Due to a lack of local supporting industries in Cambodia, most manufacturers have to import the majority of their raw materials – such as fabrics, threads and accessories – under the CMP arrangements from places including the Chinese mainland, Hong Kong, Taiwan, Japan, Vietnam and Korea.
In terms of export destinations, the EU is the largest market for Cambodian garment exports, accounting for about 40% of the total, followed by the US (30%), Canada (9%) and Japan (4%). Multinational brands that buy from Cambodia include Adidas, Gap, H&M, Marks & Spencer and Uniqlo.
Trade Privilege as a Pivotal Investment Attraction
Cambodia’s favourable trade status with major developed countries and regions such as the US, Japan and the EU, is a key attraction for foreign manufacturers considering setting up production lines in the country.
Cambodia is one of the few countries that can enjoy trade benefits from all Generalised System of Preferences (GSP) schemes maintained by developed countries. Classified as a least developed country (LDC), Cambodia is entitled to additional preferences, under which more of its products are subject to low-to-nil import tariffs.
In the case of the EU, Cambodia enjoys the trade bloc’s Everything But Arms (EBA) preferences, which gives the country duty- and quota-free access to the EU’s garment and footwear market. At the same time, certain Cambodian-made garment and footwear items can enter the Japanese market duty- and quota-free thanks to Cambodia’s LDC status.
As for the US, although most of the textile and apparel items are not covered under the GSP programme, Cambodia still benefits from special trade preferences on additional products offered to LDC countries, a privilege not accorded to Vietnam, another major garment exporter among the CLMV block. This was seen as a key motivation for Vietnam to participate in the Trans-Pacific Partnership (TPP), championed by the Obama administration but abandoned by US President Donald Trump after he took office in January 2017.
New preferential trade access to the US travel-goods market
In July 2016, the US expanded its GSP scheme to allow Cambodia-made travel goods, such as luggage, backpacks, wallets and other travel items, to enter the US market without paying import duties. Cambodian travel goods previously faced US import duties of between 3% and 20%, and their removal is widely expected to help boost Cambodia’s travel goods export-oriented industry. At present, the US travel-goods industry is estimated to be worth US$10 billion a year, with China being the main exporter accounting for some 60% of the US market.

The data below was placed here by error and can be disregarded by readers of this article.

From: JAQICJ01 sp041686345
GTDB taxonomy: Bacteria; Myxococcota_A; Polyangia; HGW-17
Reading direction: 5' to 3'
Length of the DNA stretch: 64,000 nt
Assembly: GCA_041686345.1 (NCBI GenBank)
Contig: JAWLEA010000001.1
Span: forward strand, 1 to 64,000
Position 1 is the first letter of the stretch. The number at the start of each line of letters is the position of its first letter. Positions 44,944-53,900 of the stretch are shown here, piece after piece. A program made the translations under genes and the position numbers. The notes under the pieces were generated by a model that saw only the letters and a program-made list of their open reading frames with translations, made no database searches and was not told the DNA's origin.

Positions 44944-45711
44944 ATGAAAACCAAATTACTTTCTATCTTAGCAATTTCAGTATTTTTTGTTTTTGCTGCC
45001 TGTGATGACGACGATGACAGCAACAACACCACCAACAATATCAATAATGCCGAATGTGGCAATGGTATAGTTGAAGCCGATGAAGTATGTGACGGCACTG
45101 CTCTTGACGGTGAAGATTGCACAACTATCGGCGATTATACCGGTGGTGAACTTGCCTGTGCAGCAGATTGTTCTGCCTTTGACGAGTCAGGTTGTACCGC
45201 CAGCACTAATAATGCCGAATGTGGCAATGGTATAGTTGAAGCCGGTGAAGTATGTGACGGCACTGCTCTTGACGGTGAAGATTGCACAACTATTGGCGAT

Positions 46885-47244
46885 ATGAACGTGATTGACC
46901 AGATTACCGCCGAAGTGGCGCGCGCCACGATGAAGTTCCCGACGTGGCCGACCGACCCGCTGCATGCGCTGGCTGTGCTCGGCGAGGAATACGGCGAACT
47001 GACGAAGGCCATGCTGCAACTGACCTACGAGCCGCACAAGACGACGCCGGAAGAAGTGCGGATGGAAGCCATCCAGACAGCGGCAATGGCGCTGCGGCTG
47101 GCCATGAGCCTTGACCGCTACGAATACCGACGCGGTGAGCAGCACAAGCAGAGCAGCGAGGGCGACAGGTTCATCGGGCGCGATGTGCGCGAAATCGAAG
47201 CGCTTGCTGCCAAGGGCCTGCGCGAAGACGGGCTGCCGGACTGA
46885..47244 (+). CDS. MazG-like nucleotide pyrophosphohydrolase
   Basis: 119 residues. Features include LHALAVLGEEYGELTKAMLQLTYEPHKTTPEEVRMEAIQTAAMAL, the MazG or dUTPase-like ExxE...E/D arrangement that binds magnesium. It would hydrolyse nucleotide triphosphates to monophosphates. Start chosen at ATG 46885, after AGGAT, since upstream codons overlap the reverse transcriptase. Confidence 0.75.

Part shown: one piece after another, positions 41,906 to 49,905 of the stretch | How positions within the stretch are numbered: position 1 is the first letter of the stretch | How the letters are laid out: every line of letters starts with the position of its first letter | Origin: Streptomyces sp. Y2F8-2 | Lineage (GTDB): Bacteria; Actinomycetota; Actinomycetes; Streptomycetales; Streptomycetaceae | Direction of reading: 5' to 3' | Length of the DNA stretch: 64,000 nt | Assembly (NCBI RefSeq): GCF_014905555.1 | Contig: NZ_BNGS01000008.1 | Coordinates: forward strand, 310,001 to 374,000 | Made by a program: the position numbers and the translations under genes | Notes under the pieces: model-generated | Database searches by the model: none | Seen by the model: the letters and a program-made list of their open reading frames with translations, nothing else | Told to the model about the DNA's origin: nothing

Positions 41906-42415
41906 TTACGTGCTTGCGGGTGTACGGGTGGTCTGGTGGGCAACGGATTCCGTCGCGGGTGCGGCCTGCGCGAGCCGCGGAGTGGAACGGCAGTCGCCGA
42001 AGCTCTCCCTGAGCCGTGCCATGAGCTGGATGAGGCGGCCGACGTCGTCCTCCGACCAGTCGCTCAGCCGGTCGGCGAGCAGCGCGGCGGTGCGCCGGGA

While Cambodia’s share of the US travel-goods market is less than 1%, it has grown impressively over the past few years. Cambodia’s travel-goods exports to the US rose to US$50.4 million in 2015, more than double the US$21 million reported in 2014. The GMAC estimated that the revised GSP scheme could push related exports to US$200 million annually in the coming years, adding 100,000 new jobs.
Cambodia as a Lower-Middle Income Country
Cambodia’s low-income status has made it eligible for a range of loans, grants and development assistance, which along with trade privileges have allowed the country’s garment industry to flourish.
In July 2016, the World Bank reclassified Cambodia as a lower-middle-income country after its gross national income (GNI) per capita reached US$1,070 in 2015, surpassing the minimum threshold of US$1,026. The revised income status is expected to touch off a scaling back of foreign aid and preferential trade access over the coming years.
Nevertheless, one must note that much of the duty-free access that Cambodia is enjoying is due to its LDC status, which is a United Nations (UN) designation. The UN reviews Cambodia’s LDC designation every three years based on GNI per capita and two additional criteria that assess the country’s human assets and economic vulnerability. It is widely expected that Cambodia will retain its LDC status in the coming round of review scheduled for 2018.
In the event of Cambodia forgoing its LDC status some years down the road, there will be a three-year transitional period to help mitigate possible trade shocks before the migration to the standard GSP regime.
For the second part of this article, please click on this link Cambodia: Manufacturing Relocation Opportunities (2).
 Cambodian Garment and Footwear Sector Bulletin (January 2017), ILO
 The ILO runs many other projects in Cambodia, funded by donors worldwide and in partnership with Cambodian stakeholders, many of which deal with training, skills and technical issues.
 The full list of products for which duty-free, quota-free market access is granted to LDCs can be found at http://www.mofa.go.jp/policy/economy/gsp/explain.html#section2.
- Garments, Textiles & Accessories
- Southeast Asia